It’s been five years since Australia’s last Photoshop scandal, involving then-prime minister Scott Morrison’s white shoes, but it feels like a world away.
This week the Animal Justice Party MP Georgie Purcell had her photo edited to enlarge her breasts and insert a crop into her top that hadn’t been there. Having previously been a victim of image-based abuse, Purcell said the incident felt violating, and that the explanation given by Nine News failed to address the issue.
For its part, Nine blamed an “automation” tool in Photoshop – the recently launched “generative fill”, which, as the name suggests, fills in the blanks of an image when it is resized using artificial intelligence. Nine said the company was working from an already-cropped version of the original image, and used the tool to expand beyond the image’s existing borders. But whoever did alter the image presumably still exported the modified version without considering the impact of their changes.
The Photoshop blunder feels like a harbinger for a media world that increasingly relies on artificial intelligence, where determining whether something was created by human or machine is ever more murky and AI becomes a convenient scapegoat to explain away mistakes.
The incident also reveals Nine is using AI on images it broadcasts without disclosing the AI manipulation.
In August, Nine’s CEO, Mike Sneesby, said he could “see potential for Nine to use AI to drive meaningful, longer term benefits in content production, operational efficiency and commercialisation throughout the business”.
Adobe’s generative fill tool no doubt offers “operational efficiency”, but should Nine have declared it had started using generative fill and flagged that in images put to air?
Although Nine has apologised and accepted responsibility, the incident appears to breach the (voluntary) Australian AI ethics principles, which advise that people using AI should be identifiable and accountable for the outcomes, and there should be human oversight.
The Media, Entertainment and Arts Alliance journalist code of ethics concurs, stating pictures and sound must be true and accurate, and “manipulation likely to mislead should be disclosed”.
On the tech side of things, it raises questions about the dataset Adobe uses to train its AI. Tests conducted by Guardian Australia this week suggested Adobe’s generative fill on images of women would often lead to shorter shorts, something Crikey was also able to replicate.
Adobe said in a statement it had trained its model with “diverse image datasets” and continually tests the model to mitigate against “perpetuating harmful stereotypes”. The company said it was also reliant on reports from users for potentially biased outputs to improve the processes.
“This two-way dialogue with the public is critical so that we can work together to continue to make generative AI better for everyone.”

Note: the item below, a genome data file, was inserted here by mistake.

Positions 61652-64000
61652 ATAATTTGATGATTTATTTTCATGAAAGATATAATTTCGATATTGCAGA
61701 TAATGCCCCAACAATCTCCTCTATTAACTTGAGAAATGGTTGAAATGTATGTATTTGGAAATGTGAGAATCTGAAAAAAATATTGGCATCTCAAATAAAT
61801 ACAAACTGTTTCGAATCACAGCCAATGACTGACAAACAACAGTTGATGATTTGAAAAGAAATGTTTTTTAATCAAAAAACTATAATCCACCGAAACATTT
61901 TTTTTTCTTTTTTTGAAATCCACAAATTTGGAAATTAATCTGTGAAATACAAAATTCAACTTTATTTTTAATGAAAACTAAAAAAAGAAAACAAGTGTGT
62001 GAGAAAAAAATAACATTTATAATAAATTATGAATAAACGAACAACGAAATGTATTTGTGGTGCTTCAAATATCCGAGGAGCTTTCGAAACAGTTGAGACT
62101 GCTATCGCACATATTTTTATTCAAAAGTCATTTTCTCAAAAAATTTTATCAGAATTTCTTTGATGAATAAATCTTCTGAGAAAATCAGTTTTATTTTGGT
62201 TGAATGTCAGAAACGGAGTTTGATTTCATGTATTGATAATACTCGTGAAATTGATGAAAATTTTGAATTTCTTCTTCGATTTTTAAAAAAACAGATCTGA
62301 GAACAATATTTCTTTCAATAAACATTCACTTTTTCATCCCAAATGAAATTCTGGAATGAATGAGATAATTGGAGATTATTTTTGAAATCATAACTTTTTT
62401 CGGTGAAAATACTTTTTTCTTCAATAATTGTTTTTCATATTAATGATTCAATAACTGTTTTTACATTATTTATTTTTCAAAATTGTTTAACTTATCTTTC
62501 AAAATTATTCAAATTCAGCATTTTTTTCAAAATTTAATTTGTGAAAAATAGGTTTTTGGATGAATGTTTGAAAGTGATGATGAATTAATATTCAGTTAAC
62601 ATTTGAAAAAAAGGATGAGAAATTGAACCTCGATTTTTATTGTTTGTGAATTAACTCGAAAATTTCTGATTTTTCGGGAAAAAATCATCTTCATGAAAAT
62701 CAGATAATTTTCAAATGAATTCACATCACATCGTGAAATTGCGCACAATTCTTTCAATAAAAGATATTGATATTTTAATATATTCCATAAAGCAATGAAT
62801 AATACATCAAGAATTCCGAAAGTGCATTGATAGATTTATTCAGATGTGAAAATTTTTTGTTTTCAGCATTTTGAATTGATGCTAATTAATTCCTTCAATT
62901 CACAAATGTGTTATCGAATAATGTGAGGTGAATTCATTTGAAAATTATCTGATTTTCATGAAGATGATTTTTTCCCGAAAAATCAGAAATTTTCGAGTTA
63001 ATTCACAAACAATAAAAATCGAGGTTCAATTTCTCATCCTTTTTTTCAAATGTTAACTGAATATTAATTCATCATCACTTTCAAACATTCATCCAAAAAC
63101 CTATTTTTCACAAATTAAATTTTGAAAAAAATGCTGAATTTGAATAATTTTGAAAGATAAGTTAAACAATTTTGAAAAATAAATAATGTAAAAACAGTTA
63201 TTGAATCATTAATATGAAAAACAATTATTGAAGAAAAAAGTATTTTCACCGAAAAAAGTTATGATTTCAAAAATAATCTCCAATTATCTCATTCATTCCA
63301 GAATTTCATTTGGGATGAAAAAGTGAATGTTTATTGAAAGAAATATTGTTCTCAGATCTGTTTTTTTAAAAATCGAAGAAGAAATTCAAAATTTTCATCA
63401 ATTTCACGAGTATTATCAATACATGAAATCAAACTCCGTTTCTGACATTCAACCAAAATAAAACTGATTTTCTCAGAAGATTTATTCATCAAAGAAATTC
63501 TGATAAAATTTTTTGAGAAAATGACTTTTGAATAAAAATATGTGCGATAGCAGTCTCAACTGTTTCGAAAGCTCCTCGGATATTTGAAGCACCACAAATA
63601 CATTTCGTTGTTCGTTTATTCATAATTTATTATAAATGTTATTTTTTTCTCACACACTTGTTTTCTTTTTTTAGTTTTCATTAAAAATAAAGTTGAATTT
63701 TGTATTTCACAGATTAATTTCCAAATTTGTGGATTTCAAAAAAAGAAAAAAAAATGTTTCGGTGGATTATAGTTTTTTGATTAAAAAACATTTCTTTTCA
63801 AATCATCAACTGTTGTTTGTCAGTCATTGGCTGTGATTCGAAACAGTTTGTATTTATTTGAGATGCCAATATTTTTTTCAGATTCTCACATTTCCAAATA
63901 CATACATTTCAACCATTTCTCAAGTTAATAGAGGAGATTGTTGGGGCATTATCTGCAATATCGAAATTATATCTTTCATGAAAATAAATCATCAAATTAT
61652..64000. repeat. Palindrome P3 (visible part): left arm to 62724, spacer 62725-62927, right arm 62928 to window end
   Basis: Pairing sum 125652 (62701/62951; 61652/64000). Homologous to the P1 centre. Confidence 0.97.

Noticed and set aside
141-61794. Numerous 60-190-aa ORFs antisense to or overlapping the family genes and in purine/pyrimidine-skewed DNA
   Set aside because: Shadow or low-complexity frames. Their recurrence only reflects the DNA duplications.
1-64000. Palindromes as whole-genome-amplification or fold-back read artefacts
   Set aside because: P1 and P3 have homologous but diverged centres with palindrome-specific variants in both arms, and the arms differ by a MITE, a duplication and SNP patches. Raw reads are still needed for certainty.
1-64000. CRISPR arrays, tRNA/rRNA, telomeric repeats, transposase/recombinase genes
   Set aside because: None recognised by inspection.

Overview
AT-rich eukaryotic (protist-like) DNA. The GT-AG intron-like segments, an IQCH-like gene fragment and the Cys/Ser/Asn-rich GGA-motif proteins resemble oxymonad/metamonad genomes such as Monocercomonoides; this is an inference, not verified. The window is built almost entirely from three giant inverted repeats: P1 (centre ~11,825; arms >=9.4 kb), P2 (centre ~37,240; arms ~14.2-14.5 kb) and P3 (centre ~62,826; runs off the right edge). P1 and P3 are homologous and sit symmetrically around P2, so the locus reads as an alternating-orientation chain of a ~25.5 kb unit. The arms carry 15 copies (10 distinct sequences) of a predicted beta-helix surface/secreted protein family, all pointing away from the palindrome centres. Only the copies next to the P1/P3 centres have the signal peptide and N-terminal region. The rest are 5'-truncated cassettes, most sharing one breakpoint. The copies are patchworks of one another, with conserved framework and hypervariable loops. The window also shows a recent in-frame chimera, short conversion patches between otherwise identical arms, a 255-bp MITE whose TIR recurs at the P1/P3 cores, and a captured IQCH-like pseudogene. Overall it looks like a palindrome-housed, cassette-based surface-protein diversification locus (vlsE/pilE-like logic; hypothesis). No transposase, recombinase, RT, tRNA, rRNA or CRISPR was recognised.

Part of the mess that AI tools create is not just the fake images, video and audio but the doubt they sow about everything else.
Australia is yet to see a scandal involving a politician claiming an inconvenient audio grab or video is an AI deep fake, but it likely won’t be long.
In the US, right wing political operative Roger Stone last month claimed leaked audio of him threatening to kill Democrats was AI-generated. At the same time, an AI-faked version of US president Joe Biden’s voice was making robocalls that spread misinformation about the New Hampshire primary.
When you can’t tell what is real and what is AI, suddenly everything is suspect. That means for media companies at the very least, and tech companies too, disclosure is crucial.
Globally, legislators are still figuring out exactly how to implement guardrails and progress has been piecemeal. In the United States, legislation has been introduced to criminalise the spread of nonconsensual, sexualised images generated by artificial intelligence after the online circulation of deepfakes depicting Taylor Swift last week.
Australia will probably join in this ban via codes enforced by the eSafety commissioner, but it to has largely been watching from afar. Last month, Australia announced an “expert panel” will be consulted on the best next steps on high risk AI.
And some issues will be covered by existing law. Dr Rita Matulionyte, a senior lecturer in law at Macquarie University, has authored a paper on AI and moral rights. She told Guardian Australia the copyright act, for instance, should prevent “derogatory treatment” of copyright works, such as alteration or mutilation by AI, although there were few cases where it had been successfully argued.
Matulionyte said it was also unclear whether such law would help Purcell, given she was not the photographer, and the manipulation may not be substantial enough.
“If the person in the image was stripped of most/all of the clothes or a background were added that would mutilate the idea behind the picture, then the infringement of the right of integrity would be more likely to succeed,” she said.
In the end, it’s all about transparency.
The government has said it will work with industry to develop a “voluntary code” to label or watermark AI-generated content. Leaving it up to the goodwill of the large companies involved in this technology to do the right thing is clearly not a viable option.